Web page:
Morocco is a thriving tourist hub of Northern Africa. However, due to climate and geography some travelers often are unprepared to travel here. From deserts to bustling medinas, Morocco travel is enthralling yet challenging. Our Morocco travel tips are going to help you pack for your trip and enjoy your experience while there, instead of getting stuck in tourist traps and wasting time on worrying rather than enjoying your tour.
Weather & clothing
What to pack and when to travel
The best time to visit Morocco is in spring or fall. Summers might get unbearably hot and winters can be chilly, especially in mountains. One more important factor to consider is Ramadan, as many shops and cafes are closed during day (check Ramadan schedule). When it comes to clothing, pack something light to wear during daytime and remember to have something to wear when visiting religious sights.
Weather averages in Fez
Weather averages in Marrakech
Weather averages in Ouarzazate
Money & ATMs
Situation with currencies & cash
The official currency of Morocco is Dirham (MAD or Dhs). It can be purchased at any local currency exchange office for USD or EUR. ATMs in major cities are also in abundance and you can easily withdraw local money from your debit card (Visa, MasterCard, Cirrus, etc.). Paying by cards is also popular and cards are accepted widely. However, if you're at a downtown bazaar, make sure to have some cash on you.
Average cost of meals
One of the best things about traveling to Morocco are prices! Cost of a light snack is around $5. A fully-fledged mid-range restaurant dinner for two would cost from $20-$30. Traditional local cuisine is worth sampling and one dish you will encounter anywhere is a tajine - a stew that is a historically Berber dish named after the earthenware pot in which it is cooked.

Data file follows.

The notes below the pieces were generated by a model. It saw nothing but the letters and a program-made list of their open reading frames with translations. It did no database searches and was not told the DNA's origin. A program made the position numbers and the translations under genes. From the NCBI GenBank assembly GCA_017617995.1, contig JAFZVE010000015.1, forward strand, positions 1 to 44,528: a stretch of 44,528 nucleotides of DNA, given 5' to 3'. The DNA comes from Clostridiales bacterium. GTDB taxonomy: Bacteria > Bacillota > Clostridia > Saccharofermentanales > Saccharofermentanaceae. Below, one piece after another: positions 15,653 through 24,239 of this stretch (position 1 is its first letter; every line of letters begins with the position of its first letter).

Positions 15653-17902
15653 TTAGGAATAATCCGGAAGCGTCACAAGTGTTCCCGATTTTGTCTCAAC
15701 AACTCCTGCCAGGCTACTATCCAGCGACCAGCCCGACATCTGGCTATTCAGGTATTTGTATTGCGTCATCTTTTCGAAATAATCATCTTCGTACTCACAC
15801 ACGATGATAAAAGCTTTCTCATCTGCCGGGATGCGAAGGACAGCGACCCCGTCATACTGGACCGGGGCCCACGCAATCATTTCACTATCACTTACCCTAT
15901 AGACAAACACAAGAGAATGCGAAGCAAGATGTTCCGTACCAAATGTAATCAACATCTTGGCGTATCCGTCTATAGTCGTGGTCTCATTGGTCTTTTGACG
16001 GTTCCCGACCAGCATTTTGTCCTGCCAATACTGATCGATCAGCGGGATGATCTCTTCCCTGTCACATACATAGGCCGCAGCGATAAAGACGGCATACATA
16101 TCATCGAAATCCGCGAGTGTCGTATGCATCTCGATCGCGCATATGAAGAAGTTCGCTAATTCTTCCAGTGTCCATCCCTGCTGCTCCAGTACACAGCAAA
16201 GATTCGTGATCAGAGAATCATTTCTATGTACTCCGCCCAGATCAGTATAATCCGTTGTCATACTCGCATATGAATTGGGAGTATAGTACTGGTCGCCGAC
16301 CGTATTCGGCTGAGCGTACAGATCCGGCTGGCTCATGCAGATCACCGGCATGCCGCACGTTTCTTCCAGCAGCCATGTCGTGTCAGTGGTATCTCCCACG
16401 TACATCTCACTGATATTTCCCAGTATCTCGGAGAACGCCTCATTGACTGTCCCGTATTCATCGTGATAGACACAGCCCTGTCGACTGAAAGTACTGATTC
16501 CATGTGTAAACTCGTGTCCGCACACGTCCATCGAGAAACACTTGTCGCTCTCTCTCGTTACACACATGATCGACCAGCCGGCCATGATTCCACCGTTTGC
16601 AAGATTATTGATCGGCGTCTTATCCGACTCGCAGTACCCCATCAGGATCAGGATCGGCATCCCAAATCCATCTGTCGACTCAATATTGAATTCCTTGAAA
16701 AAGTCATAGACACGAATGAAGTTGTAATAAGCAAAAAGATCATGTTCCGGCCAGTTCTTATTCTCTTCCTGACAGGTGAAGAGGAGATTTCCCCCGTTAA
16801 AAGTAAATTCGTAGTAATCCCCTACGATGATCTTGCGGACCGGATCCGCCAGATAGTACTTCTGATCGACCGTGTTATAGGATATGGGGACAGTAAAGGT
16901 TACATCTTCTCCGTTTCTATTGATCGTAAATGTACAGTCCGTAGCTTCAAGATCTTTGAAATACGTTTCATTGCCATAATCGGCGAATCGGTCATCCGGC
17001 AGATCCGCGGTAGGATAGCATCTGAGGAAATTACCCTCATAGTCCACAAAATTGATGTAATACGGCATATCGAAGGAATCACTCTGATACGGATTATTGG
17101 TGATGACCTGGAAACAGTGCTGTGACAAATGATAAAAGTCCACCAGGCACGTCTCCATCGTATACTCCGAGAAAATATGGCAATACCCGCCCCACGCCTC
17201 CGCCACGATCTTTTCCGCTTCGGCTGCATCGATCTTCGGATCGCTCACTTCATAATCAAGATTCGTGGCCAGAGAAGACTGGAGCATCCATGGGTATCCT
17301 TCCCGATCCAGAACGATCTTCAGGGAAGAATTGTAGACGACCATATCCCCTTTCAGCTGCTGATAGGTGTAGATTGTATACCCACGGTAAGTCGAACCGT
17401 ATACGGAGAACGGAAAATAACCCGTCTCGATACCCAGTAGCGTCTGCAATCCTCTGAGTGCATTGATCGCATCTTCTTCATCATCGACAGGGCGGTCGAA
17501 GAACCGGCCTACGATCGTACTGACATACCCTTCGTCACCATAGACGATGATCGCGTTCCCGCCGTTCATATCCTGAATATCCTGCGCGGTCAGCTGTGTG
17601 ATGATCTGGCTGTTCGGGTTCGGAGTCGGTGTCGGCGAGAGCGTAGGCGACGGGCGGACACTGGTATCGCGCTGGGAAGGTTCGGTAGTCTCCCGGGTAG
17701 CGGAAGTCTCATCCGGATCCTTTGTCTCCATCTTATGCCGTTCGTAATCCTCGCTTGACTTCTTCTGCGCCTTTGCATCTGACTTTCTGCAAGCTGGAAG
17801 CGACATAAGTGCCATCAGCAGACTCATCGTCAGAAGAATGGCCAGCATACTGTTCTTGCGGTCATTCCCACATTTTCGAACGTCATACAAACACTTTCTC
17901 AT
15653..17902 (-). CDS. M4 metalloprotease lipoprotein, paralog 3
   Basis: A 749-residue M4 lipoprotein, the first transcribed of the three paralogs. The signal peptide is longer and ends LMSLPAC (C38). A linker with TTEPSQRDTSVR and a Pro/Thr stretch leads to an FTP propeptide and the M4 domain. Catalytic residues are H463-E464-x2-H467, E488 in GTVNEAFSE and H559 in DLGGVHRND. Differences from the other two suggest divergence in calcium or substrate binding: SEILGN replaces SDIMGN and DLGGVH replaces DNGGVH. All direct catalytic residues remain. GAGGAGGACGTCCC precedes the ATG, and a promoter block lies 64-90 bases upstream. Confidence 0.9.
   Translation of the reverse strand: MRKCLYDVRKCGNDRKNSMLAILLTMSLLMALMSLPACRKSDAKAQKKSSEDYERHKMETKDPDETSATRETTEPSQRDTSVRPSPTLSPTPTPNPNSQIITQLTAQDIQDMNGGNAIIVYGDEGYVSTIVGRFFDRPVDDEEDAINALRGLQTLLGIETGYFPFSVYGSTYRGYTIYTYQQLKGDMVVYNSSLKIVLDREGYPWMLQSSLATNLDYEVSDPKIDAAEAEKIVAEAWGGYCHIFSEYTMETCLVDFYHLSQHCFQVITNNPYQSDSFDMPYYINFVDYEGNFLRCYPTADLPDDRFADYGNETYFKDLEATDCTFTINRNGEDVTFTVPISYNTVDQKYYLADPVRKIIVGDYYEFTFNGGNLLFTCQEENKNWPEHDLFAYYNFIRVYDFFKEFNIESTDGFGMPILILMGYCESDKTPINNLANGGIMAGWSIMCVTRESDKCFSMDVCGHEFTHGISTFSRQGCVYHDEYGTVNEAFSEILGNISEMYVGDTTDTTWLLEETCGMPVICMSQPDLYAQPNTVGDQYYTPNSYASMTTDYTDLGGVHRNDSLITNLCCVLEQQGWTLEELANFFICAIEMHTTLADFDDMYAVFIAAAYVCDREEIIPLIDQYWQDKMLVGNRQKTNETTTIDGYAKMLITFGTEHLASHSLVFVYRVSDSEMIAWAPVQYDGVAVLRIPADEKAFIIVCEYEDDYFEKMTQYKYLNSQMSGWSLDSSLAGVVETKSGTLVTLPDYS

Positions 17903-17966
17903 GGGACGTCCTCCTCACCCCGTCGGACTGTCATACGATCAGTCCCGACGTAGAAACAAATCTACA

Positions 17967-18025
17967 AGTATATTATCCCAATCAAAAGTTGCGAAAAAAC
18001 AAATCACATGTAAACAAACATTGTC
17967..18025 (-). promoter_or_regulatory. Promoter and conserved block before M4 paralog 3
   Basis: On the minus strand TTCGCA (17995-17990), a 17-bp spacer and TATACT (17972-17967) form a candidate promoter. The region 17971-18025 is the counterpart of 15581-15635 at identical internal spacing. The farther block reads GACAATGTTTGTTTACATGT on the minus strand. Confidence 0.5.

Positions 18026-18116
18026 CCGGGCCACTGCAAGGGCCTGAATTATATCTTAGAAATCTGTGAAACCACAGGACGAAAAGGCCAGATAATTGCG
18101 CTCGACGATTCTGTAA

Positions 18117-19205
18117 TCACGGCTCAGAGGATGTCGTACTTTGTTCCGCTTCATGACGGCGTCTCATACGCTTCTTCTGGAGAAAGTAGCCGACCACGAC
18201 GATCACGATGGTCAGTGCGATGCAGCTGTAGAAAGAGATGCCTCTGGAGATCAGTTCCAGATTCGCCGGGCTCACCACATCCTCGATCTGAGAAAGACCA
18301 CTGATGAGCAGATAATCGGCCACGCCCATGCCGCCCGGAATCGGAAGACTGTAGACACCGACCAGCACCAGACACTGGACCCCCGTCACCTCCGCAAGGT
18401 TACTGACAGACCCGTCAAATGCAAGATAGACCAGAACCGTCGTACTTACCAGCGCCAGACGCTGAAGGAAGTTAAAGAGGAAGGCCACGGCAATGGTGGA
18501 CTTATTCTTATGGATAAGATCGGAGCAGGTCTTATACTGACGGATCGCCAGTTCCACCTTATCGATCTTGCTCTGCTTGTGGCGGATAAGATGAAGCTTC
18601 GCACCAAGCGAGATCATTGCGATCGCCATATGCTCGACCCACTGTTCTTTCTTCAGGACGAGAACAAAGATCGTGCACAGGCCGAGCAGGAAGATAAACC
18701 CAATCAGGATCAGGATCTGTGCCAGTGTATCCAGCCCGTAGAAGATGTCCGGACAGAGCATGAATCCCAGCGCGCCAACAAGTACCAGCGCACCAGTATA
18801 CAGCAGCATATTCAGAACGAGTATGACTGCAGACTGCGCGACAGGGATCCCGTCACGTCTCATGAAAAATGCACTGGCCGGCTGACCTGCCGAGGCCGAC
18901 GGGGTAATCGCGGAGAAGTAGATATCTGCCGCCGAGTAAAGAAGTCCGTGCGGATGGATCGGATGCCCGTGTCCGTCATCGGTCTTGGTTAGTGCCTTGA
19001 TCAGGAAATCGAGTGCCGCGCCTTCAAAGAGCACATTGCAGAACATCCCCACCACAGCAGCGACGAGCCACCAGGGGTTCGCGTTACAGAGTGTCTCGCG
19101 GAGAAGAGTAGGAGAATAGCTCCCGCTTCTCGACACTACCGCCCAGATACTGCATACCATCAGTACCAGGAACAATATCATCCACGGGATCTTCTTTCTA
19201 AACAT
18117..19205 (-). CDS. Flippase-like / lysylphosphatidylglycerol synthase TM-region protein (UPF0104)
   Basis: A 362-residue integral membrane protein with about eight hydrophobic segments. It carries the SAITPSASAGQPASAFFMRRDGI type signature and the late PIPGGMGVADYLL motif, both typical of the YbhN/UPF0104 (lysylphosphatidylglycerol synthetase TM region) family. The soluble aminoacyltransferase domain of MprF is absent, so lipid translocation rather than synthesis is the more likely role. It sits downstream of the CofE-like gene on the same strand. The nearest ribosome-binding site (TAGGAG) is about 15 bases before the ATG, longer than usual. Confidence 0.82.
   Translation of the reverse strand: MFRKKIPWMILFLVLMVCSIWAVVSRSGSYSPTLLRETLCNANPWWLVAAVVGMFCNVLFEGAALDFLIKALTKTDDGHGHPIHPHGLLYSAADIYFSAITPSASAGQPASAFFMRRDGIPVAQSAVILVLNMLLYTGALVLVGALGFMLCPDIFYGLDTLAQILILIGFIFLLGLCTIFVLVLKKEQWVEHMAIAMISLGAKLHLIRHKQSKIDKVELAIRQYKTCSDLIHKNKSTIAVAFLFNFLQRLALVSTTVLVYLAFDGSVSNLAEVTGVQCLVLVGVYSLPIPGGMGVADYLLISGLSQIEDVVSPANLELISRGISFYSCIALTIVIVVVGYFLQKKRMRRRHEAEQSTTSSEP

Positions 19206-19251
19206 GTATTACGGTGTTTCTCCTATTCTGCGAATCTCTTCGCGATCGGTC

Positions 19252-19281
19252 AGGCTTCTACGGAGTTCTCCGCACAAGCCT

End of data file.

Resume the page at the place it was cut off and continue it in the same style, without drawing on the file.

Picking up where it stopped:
Giving tips to guides & drivers
Tipping and bargaining is quintessential part of Moroccan national charisma, lifestyle and commerce. 5-10% tip is always appropriate. While restaurants and cafes have fixed prices, remember to always bargain when visiting small local shops and markets. You will be surprised how far a good bargaining can take you here! Tips to guides and drivers are also appropriate but are voluntary.
How to blend in with the locals
Morocco has two official languages - modern Arabic and Berber - and a bunch of others spoken widely in some areas. If you aren't savvy in either Arabic or Berber, do not despair! French is spoken by almost everyone. English is also emerging in popularity and you can easily communicate in it with hotel and restaurant staff. One more popular option - especially in the North of Morocco - is Spanish.
Charging your phone & camera
Regular European electrical plugs are used in all of Morocco, so you just need to take a European outlet converter with you.
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